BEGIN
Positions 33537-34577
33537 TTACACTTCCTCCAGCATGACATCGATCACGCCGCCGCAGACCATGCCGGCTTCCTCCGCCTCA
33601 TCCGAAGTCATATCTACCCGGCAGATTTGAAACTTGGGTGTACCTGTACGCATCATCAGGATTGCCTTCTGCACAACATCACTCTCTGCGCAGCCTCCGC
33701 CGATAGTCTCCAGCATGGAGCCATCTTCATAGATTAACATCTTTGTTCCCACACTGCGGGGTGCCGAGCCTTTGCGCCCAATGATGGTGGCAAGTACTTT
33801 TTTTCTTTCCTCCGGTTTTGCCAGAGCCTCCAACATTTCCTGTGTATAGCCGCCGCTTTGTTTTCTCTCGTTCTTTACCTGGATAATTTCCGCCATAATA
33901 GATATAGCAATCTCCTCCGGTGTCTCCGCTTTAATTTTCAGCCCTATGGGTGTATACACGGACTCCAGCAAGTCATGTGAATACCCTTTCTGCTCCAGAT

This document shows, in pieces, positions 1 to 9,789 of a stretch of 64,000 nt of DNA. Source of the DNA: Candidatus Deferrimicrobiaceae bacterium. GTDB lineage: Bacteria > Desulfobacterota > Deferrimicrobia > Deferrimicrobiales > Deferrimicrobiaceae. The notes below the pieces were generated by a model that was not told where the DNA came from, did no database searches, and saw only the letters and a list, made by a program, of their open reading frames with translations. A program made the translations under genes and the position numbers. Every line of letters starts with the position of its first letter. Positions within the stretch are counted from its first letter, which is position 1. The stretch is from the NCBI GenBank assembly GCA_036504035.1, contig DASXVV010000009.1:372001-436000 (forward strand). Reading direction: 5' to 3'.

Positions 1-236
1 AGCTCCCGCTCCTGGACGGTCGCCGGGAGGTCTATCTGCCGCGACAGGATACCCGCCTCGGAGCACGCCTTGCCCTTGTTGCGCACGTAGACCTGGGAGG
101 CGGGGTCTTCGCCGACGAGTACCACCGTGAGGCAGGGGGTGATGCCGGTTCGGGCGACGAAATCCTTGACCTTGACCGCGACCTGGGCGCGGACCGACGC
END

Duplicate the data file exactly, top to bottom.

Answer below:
Positions 33537-34577
33537 TTACACTTCCTCCAGCATGACATCGATCACGCCGCCGCAGACCATGCCGGCTTCCTCCGCCTCA
33601 TCCGAAGTCATATCTACCCGGCAGATTTGAAACTTGGGTGTACCTGTACGCATCATCAGGATTGCCTTCTGCACAACATCACTCTCTGCGCAGCCTCCGC
33701 CGATAGTCTCCAGCATGGAGCCATCTTCATAGATTAACATCTTTGTTCCCACACTGCGGGGTGCCGAGCCTTTGCGCCCAATGATGGTGGCAAGTACTTT
33801 TTTTCTTTCCTCCGGTTTTGCCAGAGCCTCCAACATTTCCTGTGTATAGCCGCCGCTTTGTTTTCTCTCGTTCTTTACCTGGATAATTTCCGCCATAATA
33901 GATATAGCAATCTCCTCCGGTGTCTCCGCTTTAATTTTCAGCCCTATGGGTGTATACACGGACTCCAGCAAGTCATGTGAATACCCTTTCTGCTCCAGAT

This document shows, in pieces, positions 1 to 9,789 of a stretch of 64,000 nt of DNA. Source of the DNA: Candidatus Deferrimicrobiaceae bacterium. GTDB lineage: Bacteria > Desulfobacterota > Deferrimicrobia > Deferrimicrobiales > Deferrimicrobiaceae. The notes below the pieces were generated by a model that was not told where the DNA came from, did no database searches, and saw only the letters and a list, made by a program, of their open reading frames with translations. A program made the translations under genes and the position numbers. Every line of letters starts with the position of its first letter. Positions within the stretch are counted from its first letter, which is position 1. The stretch is from the NCBI GenBank assembly GCA_036504035.1, contig DASXVV010000009.1:372001-436000 (forward strand). Reading direction: 5' to 3'.

Positions 1-236
1 AGCTCCCGCTCCTGGACGGTCGCCGGGAGGTCTATCTGCCGCGACAGGATACCCGCCTCGGAGCACGCCTTGCCCTTGTTGCGCACGTAGACCTGGGAGG
101 CGGGGTCTTCGCCGACGAGTACCACCGTGAGGCAGGGGGTGATGCCGGTTCGGGCGACGAAATCCTTGACCTTGACCGCGACCTGGGCGCGGACCGACGC